Singaporeans have to start curbing their water usage as the island state’s water supply has reached a historic low.

Minister of Environment and Water Resources Vivian Balakrishnan said on August 3 that if the situation becomes worse, Singapore may have to apply water use restrictions, such as banning the use of water to clean public areas.

However, such restrictions have not been applied because the country still keeps its own reservoirs full by ramping up supply from its seawater and increasing the capacity of water treatment plants, he added.

Currently, Singapore draws up to 250 million gallons of water (about 1.14 million cubic meters) a day, or about 60 percent of its water needs, from the Johor River in Malaysia.

But this is only possible when the Linggiu Reservoir in Johor releases water into the river, preventing seawater from intruding into the river.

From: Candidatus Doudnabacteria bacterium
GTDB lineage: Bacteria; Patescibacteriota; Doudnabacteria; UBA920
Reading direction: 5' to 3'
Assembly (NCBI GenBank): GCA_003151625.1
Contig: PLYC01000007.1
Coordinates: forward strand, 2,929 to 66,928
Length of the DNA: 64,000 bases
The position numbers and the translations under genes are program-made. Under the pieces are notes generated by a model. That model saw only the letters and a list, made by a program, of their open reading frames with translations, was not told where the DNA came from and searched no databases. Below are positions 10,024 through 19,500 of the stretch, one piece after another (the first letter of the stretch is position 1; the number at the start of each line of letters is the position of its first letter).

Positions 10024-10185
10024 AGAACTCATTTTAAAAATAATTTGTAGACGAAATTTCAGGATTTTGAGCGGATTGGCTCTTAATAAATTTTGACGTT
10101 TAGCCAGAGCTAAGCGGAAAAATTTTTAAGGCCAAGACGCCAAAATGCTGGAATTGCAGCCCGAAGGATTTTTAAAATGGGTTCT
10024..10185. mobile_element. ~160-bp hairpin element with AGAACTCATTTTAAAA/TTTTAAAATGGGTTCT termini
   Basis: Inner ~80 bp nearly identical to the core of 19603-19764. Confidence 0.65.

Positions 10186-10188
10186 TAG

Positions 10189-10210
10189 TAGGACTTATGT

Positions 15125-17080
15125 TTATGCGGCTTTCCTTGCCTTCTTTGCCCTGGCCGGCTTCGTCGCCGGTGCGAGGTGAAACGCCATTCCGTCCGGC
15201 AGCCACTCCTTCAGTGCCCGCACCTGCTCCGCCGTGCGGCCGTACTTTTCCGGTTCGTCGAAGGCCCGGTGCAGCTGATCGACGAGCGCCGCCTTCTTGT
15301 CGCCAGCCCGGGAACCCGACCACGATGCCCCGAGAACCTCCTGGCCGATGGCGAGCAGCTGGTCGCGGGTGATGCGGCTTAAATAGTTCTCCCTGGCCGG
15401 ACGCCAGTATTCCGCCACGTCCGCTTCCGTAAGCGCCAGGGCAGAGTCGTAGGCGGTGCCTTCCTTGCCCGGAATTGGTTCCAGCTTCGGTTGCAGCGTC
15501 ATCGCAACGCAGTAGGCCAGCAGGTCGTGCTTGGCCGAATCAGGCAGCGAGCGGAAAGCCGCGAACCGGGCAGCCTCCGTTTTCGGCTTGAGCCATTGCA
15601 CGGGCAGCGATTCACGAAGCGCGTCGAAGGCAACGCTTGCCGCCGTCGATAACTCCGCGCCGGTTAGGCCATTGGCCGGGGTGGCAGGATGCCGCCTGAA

Since 2014, water levels in the reservoir have been steadily falling and have now reached a historic low of 54.5 percent of its capacity.

An El Nino phenomenon is expected to lead the even drier weather than usual for the rest of the year, which will further affect water supplies from the river as well as Singapore’s own reservoirs.

In order to deal with this situation, the country has planned several infrastructural projects in the next few years, including the building of a dam on Johor River, a waste water treatment plant and a seawater desalinization factory.

Once they become operational, Singapore will be able to meet up to about 70 percent of its water needs.

Singapore’s agreement to obtain water from Malaysia will be terminated in 2061 and by then the country is expected to meet up 80 percent of its water needs through seawater desalinization and sewage treatment.-VNA